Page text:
Nagoya Graduate School of Medicine
Bell Research Center Obstetrics
Industry-University Collaborative Research
"Contribution to the development of medicine through academic activities" is
part of Kishokai Medical Corporation's vision.
In order to accomplish this, we have gathered abundantly experienced researchers that,
armed with state-of-the-art investigative equipment and in collaboration with the
Nagoya University Department of Obstetrics and Gynecology, are conducting research in these primary areas.
This research course engages in daily research split primarily into four groups: the neoplasm group,
the fertilization group, the perinatal group, and the anesthesiology group.
We conduct our research based on the extensive delivery data obtained by Kishokai.
Confocal Laser Scan Microscope - a microscopic system that allows us to obtain 3D information from cells and tissue.
We conduct a variety of research using state-of-the-art investigative equipment with thorough sanitary management.
An apparatus that can analyze the properties of each cell one by one, and separate those cells based on their distinct properties.
An apparatus that can, through such methods as chemiluminescence and fluorescence, detect DNA and proteins and then create and analyze images of them.
An apparatus combining an incubator and confocal microscopic system. This makes it possible to observe live-cell imaging over a long period.
An apparatus for quantitatively analyzing the gene expression level of cells and tissue.
Our research staff together do their utmost to develop world-class research results.
The goal of anesthesia is to safely manage and reduce the pain of a patient undergoing a surgical operation.
In order to provide for even safer, high-quality anesthesia, we are engaged in the below basic research.
As a surgical operation is an action that wounds the body, it is a matter of course that pain will accompany it. Alleviating that pain is one of the primary goals of anesthesia. In order to reduce the patient's pain, anesthesia and local analgesic drugs are administered alongside the nerves (blocking), or administered intravenously. We aim to establish a method for measuring the blood concentration of anesthetics and local anesthetics used to reduce pain. By using an apparatus called high performance liquid chromatography (HPLC), we measure the concentration of anesthetic contained in serum specimens. The main aim is to develop safer and sufficient analgesic methods based on data obtained using this technique.
Lung edema (water accumulates in the lungs and oxygen uptake worsens) is one of the major complications that can occur in the perioperative period, and is a factor that can worsen the patient's prognosis. We aim to explicate the mechanism of pulmonary edema. Our goal is to prevent the occurrence of pulmonary edema, avoid worsening of the condition if it occurs, and improve the patient's prognosis.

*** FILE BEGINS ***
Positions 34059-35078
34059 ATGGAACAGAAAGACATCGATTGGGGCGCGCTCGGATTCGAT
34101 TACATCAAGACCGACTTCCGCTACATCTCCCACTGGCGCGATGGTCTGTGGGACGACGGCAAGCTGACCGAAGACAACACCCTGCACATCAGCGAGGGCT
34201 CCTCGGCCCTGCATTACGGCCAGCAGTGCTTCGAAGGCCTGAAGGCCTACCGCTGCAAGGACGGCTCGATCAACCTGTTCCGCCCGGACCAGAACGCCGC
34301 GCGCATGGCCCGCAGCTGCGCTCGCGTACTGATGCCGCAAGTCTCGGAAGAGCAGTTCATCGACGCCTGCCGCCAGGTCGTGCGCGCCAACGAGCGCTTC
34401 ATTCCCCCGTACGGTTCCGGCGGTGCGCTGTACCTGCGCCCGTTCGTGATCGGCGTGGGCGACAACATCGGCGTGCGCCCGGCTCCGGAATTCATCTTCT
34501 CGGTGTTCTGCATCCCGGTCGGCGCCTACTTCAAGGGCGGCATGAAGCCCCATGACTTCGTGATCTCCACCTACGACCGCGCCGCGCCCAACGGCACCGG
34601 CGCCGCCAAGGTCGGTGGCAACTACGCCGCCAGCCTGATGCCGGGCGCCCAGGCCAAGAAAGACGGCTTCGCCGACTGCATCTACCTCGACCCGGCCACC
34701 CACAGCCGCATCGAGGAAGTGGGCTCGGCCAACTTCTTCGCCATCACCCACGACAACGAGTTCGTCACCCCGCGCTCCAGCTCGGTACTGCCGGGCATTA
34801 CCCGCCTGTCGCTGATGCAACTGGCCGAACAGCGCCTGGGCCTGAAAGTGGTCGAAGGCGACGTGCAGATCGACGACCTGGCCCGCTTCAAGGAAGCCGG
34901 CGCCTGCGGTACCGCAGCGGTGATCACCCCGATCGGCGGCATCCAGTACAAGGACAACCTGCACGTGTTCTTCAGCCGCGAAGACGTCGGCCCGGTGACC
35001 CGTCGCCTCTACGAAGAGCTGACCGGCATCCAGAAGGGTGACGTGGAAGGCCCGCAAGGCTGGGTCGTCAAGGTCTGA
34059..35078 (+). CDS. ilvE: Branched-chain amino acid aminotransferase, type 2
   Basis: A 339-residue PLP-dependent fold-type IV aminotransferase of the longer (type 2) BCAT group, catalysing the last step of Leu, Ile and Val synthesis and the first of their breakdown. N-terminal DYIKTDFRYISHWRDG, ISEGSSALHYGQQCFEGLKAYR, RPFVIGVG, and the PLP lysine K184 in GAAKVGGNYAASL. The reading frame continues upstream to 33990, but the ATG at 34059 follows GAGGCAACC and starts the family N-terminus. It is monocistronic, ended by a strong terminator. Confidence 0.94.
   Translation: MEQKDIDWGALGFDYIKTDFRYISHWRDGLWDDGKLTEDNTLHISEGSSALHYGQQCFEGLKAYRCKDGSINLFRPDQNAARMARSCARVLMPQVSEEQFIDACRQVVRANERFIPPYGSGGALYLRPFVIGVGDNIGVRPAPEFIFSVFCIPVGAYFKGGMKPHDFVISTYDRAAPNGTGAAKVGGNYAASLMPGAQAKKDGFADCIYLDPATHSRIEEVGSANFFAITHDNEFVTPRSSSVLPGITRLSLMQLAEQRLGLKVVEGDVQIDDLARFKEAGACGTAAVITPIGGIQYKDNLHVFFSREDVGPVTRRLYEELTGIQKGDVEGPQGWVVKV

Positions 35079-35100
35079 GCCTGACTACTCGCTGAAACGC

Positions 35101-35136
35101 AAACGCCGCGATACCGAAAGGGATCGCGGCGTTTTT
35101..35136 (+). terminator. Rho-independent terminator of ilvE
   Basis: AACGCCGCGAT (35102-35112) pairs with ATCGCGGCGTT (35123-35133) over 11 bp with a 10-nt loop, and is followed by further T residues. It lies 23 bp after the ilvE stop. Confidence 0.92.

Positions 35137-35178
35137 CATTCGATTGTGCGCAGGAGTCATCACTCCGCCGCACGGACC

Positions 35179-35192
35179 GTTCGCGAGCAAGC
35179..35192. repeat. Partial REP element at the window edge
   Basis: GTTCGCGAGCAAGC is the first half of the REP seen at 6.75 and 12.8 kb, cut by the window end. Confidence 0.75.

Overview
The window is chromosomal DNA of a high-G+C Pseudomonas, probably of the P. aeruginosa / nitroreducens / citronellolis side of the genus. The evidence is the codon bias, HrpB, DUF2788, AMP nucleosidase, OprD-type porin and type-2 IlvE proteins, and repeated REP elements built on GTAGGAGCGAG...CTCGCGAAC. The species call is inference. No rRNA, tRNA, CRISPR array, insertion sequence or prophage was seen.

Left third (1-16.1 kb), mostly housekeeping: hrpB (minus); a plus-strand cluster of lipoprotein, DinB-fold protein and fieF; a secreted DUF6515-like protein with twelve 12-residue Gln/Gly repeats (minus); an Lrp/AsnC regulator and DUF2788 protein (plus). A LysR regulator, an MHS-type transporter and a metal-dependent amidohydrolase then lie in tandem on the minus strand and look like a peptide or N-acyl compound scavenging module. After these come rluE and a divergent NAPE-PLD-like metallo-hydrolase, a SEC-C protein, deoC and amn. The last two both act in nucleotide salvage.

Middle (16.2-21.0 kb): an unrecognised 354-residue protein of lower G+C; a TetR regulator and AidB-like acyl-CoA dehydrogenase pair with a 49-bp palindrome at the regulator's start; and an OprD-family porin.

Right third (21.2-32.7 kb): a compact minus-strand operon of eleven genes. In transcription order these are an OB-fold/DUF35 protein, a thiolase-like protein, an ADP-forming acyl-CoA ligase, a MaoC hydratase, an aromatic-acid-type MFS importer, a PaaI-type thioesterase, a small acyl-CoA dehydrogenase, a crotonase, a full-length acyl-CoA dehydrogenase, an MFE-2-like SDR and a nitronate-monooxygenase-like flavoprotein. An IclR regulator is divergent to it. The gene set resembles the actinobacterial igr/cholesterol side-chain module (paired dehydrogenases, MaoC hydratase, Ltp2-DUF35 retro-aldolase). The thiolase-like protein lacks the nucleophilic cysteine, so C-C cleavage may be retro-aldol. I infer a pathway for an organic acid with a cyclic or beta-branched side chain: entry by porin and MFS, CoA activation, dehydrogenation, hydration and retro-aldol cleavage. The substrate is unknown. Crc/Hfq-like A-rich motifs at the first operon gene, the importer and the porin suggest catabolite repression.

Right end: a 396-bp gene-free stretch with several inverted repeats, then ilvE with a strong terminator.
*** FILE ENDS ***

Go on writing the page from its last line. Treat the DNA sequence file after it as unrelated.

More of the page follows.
During surgery, various combinations of anesthetics are used for pain relief, sedation, and muscle relaxation, but it is unclear what influence these have on cancer cells. In order to propose an effective combination of anesthetic agents used for the cancer surgery, we are analyzing the proliferation and exacerbation of cultured cells exposed to anesthetics.
Improvement of reproductive medical technology to expand the possibilities of childbirth has become an important issue as women have advanced in society. We cultivate a section ovarian tissue outside the body, and by reproducing the phenomenon from follicle development to ovulation under culture, we conduct research and technical development for artificially obtaining oocytes (see figure). Currently, by using this ovarian tissue culture technique to continuously observe the process of follicle development to ovulation in the ovary under a microscope, we are working to elucidate control mechanisms of the periodically occuring phenomena inside the ovary, such as follicle development, egg maturation, ovulation, etc.
In terms of applications, by combining these research results with ovarian cryopreservation technology, we are working on research aiming to establish new medical technology, so that those who receive treatments that may affect ovarian function, such as female cancer patients in young age, can conceive and/or give birth after treatment.
Pieces of mouse ovarian tissue were cultured, and follicle development to ovulation was artificially induced.
The release of the first polar body can also be observed in the ovulated oocyte.
Red and blue arrows indicate the same follicle.
To contribute to gynecological cancer treatment, the tumor group conducts research to elucidate the mechanism of malignant transformation. In particular, we work from the direction of metastasis / invasion, epithelial mesenchymal transition, and cancer immunity.